Black Light District: A Thousand Lights In A Darkened Room

Dais • 1996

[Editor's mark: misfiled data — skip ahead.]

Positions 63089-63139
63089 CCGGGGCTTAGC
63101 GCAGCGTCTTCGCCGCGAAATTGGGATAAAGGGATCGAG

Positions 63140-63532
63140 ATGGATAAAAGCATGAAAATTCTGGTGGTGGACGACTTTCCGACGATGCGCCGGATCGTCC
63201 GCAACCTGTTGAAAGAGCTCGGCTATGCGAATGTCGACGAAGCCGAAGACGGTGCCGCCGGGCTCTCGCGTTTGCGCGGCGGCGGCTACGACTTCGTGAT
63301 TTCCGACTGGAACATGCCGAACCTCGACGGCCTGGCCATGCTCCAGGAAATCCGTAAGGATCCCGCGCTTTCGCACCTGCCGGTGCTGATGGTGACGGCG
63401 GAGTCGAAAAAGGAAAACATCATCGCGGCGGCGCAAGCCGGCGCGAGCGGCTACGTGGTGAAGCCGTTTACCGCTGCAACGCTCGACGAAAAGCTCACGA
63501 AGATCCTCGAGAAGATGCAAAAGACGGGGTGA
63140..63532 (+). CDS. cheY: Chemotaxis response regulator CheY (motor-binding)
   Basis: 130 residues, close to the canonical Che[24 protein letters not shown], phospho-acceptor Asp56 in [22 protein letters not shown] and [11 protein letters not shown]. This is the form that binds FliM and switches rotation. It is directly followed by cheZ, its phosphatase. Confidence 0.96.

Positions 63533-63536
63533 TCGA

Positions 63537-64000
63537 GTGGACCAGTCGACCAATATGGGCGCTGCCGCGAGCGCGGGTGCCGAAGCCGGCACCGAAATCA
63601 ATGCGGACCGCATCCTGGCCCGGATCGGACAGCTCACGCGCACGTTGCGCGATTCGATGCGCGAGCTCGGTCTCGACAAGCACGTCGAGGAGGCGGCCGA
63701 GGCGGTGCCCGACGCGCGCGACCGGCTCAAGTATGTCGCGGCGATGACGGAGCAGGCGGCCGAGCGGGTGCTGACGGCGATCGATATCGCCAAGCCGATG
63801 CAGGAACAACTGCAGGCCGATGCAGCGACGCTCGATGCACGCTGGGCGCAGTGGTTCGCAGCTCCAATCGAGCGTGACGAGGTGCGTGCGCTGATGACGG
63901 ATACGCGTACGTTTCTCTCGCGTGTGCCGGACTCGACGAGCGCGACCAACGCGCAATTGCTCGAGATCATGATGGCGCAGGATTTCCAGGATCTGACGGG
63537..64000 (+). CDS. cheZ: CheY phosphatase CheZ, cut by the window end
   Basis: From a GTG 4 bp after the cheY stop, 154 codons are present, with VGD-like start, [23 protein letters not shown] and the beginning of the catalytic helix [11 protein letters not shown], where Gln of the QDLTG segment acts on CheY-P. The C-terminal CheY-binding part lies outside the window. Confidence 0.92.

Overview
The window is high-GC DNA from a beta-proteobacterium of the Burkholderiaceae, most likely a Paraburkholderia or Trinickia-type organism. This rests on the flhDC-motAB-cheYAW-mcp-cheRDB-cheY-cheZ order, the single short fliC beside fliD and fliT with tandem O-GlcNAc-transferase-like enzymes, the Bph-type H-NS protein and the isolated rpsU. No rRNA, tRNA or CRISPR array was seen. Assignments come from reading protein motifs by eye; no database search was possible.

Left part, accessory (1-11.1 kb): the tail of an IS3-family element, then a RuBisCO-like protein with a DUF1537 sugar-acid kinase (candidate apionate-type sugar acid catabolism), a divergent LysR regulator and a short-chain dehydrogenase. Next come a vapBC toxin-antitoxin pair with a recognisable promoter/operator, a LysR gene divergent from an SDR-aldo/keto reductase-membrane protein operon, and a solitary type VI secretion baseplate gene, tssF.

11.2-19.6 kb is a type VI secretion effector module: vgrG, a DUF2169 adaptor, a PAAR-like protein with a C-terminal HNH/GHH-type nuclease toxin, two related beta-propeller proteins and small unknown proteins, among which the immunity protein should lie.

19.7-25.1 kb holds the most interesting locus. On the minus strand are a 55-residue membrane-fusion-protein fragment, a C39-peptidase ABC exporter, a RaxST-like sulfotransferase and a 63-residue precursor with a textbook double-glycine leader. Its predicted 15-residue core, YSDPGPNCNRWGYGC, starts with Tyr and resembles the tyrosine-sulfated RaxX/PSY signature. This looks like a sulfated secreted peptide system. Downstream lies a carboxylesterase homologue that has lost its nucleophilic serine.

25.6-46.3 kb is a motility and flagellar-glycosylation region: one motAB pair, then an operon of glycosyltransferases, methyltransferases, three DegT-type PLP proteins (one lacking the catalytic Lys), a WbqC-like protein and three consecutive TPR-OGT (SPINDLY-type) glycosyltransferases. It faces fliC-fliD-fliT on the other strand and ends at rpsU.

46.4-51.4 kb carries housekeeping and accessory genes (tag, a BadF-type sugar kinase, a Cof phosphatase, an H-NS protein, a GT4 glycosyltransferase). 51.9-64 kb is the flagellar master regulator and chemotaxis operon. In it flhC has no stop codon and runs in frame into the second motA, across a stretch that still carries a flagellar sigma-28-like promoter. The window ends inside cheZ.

In the mid-1990s, the weird Brits from Coil were at their weirdest. After their hitherto atypical »Worship the Glitch« album, on which they worked with the electronic glitches of the title, 1996’s »A Thousand Lights in a Darkened Room« featured more familiar elements, such as John Balance’s voice on the quasi-songs »Refusal of Leave to Land« and »Blue Rats«. That was pretty much it though. Even the opening track, the beautifully ambiguously titled »Unprepared Piano«, a tribute to John Cage, represents a very unusual, almost jazzy session for Coil, with a gently dripping bass line and what sounds like an improvised piano part, without any recognisable tonality, and yet it’s not harshly dissonant. On »Red Skeletons«, muffled, washed-out sounds form a rhythmic framework vaguely reminiscent of the rumble of the duo’s industrial phase, over which recordings of conversations between various couples in crisis are heard (presumably contributed via radio scanner by artist friend Robin Rimbaud aka Scanner). The stoically unfriendly ambient sound of »Die Wölfe kommen zurück«, on which a train rattling loop forms the foundation, is beautifully cold; most likely it comes from a scene in the film »Die Zärtlichkeit der Wölfe« (The Tenderness of Wolves) by Ulli Lommel, to whom Coil already paid tribute in 1984 with the song »Tenderness of Wolves«. More instrumental numbers are placed in between with more or less rhythmic loops of sounds, all heavily tweaked on a computer. The album ends with a maliciously peaceful drone on »Chalice«. As I said, a weird record even for Coil. Exquisitely aged.